During this time of year, it’s common for children to attend holiday celebrations with family and friends. For parents whose children have severe food allergies, it can be very challenging to manage food allergies during the holidays.

Being knowledgeable and doing research plays a big role in helping educate friends and family about food allergies. Allergies are the result of a reaction that starts in the immune system when coming into contact with a food allergen. Allergies can cause great harm or death in severe cases, not only at family homes but when kids visit friends who are not aware of the child’s condition.

Common food allergies and substitutes

The most common food allergies are dairy, egg, soy, wheat, peanut, tree nuts, fish and shellfish. When considering food/ingredient substitutes as you prepare dishes for your family, try using allergen-free recipes.

Awareness and education is key to managing food allergies

It’s very important to read labels for ingredients in store bought foods. For homemade foods, ask the person who made the food what ingredients were used. If there is a doubt, it’s better to avoid the food. Don’t forget to be aware of cross-contamination during food preparation.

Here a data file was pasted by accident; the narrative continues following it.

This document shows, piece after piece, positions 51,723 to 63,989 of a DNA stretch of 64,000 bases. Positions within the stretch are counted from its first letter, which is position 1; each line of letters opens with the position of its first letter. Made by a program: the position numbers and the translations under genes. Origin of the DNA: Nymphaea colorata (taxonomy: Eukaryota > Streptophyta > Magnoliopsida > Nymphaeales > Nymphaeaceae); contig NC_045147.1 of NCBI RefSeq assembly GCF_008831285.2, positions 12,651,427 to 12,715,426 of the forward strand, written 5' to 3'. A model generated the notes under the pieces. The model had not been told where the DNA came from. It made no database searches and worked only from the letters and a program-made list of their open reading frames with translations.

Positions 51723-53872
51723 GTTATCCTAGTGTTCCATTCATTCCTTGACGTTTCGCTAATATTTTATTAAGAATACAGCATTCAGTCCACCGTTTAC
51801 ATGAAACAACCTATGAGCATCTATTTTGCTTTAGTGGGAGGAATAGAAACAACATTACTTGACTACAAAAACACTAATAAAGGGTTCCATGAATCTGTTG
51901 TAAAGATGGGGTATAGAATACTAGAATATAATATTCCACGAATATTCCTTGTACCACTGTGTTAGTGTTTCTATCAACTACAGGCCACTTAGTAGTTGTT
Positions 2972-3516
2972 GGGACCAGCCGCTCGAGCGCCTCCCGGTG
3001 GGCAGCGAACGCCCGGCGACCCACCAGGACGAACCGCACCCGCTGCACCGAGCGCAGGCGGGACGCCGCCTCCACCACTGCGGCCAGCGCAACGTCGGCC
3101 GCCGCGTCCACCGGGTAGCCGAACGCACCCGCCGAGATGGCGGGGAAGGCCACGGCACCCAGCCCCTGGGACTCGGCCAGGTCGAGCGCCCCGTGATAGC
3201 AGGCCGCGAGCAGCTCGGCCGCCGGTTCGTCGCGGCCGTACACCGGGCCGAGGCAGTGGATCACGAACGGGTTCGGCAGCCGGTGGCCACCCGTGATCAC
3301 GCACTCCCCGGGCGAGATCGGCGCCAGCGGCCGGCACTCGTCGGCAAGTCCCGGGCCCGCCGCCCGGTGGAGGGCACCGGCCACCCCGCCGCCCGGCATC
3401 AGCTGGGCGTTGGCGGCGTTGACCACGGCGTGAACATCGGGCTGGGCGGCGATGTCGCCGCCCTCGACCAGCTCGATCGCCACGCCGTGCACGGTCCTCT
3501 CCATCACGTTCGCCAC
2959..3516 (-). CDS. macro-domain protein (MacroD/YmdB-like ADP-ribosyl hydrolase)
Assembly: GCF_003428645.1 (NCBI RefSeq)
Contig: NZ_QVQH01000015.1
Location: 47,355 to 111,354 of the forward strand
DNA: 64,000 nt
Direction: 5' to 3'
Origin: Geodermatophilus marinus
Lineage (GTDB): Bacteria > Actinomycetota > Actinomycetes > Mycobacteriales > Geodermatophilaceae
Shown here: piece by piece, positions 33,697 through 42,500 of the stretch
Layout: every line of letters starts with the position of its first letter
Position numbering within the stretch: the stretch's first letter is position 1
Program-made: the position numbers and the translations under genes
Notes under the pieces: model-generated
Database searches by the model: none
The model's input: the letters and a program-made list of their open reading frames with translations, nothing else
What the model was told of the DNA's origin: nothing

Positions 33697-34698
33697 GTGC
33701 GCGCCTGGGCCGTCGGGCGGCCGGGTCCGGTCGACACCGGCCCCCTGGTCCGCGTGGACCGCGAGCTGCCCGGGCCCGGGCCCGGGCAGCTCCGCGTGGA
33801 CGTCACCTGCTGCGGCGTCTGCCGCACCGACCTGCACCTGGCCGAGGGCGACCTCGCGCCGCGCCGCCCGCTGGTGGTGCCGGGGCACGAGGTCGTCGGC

It’s a good idea to prepare a safe snack for your child to take to a party, and don’t forget to make enough to share in case other family members want to try!

Management tips for parents

Others suggestions for parents of kids with food allergies include:

  • Closely monitor your child and have injectable epinephrine available at all times.
  • Carry your child’s food allergy action plan, provided by their allergist to tell you when and for what symptoms to give the epinephrine.
  • Don’t delay giving the epinephrine because it’s a life-saving medication with few side effects.
  • Take along an antihistamine used to treat allergies in case reaction is very mild. Again, follow the food allergy action plan.


Darlene Mansoor, MD, is the allergy and immunology medical director at Pediatric Specialists of Virginia.

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Posts from Darlene Mansoor, MD